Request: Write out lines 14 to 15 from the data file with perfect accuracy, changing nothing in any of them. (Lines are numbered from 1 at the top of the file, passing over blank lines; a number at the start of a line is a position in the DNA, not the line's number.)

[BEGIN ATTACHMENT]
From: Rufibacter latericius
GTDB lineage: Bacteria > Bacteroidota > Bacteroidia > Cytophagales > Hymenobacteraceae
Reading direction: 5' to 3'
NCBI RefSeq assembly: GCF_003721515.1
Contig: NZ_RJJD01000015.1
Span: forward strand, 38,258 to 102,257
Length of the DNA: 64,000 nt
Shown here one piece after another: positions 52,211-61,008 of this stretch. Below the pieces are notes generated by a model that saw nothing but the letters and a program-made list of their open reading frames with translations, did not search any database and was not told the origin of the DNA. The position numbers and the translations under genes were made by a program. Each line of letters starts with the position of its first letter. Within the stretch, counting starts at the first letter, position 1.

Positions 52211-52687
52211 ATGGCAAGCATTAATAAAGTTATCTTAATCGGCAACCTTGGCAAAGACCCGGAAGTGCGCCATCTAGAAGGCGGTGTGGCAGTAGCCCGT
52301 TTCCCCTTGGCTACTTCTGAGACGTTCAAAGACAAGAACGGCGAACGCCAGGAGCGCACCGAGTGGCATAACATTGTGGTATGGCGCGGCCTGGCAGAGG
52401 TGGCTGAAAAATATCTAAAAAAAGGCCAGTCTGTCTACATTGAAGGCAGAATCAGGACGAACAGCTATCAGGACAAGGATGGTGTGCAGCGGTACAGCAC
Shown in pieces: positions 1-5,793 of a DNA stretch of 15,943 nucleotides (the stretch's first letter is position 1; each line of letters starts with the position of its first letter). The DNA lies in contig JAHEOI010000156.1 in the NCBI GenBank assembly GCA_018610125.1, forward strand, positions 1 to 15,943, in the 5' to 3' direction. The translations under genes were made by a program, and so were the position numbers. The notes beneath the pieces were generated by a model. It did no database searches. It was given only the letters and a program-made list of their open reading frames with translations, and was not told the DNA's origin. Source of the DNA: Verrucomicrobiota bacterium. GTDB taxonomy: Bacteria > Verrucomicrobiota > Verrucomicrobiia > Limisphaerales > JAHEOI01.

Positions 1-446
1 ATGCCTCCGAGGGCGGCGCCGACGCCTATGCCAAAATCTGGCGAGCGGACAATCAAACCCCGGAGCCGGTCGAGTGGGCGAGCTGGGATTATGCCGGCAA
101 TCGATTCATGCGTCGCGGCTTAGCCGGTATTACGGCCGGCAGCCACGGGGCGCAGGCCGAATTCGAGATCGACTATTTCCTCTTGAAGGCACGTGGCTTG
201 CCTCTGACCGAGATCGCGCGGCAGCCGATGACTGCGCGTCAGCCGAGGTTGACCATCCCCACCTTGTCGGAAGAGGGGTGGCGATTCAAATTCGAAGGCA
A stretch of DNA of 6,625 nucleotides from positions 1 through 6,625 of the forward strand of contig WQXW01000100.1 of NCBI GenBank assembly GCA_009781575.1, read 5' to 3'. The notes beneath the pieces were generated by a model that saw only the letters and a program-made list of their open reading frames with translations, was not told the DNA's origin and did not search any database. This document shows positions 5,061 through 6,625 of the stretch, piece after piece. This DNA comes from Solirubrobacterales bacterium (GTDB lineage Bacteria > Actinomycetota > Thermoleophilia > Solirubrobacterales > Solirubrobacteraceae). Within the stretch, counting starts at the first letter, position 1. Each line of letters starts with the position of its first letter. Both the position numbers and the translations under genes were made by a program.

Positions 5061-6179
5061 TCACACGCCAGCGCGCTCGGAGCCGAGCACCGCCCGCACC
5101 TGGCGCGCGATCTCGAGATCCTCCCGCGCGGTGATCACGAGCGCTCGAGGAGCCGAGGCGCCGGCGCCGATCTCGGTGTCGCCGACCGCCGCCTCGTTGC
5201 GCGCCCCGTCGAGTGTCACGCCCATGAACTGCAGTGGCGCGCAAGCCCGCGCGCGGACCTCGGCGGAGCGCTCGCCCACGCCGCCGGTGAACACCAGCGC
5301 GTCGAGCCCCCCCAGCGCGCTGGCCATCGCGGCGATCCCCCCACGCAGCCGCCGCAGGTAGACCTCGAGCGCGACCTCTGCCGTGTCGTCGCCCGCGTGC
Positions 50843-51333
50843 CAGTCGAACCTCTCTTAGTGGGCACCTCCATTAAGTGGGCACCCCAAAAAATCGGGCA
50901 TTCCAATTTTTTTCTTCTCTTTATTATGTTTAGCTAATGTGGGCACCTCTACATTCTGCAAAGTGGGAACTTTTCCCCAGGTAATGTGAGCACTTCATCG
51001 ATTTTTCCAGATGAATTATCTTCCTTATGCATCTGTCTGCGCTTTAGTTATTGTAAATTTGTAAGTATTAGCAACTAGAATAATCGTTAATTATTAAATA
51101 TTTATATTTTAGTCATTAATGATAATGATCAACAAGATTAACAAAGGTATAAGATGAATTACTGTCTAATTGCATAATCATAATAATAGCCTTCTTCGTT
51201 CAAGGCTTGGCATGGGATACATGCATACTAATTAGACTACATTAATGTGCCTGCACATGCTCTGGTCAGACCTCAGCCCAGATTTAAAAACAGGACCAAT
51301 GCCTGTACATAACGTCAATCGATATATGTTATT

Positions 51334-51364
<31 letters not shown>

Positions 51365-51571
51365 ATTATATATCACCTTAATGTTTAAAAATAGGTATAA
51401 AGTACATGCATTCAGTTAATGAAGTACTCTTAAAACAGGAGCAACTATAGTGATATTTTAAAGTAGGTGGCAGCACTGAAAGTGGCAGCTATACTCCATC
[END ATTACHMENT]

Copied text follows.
Positions 1-446
1 ATGCCTCCGAGGGCGGCGCCGACGCCTATGCCAAAATCTGGCGAGCGGACAATCAAACCCCGGAGCCGGTCGAGTGGGCGAGCTGGGATTATGCCGGCAA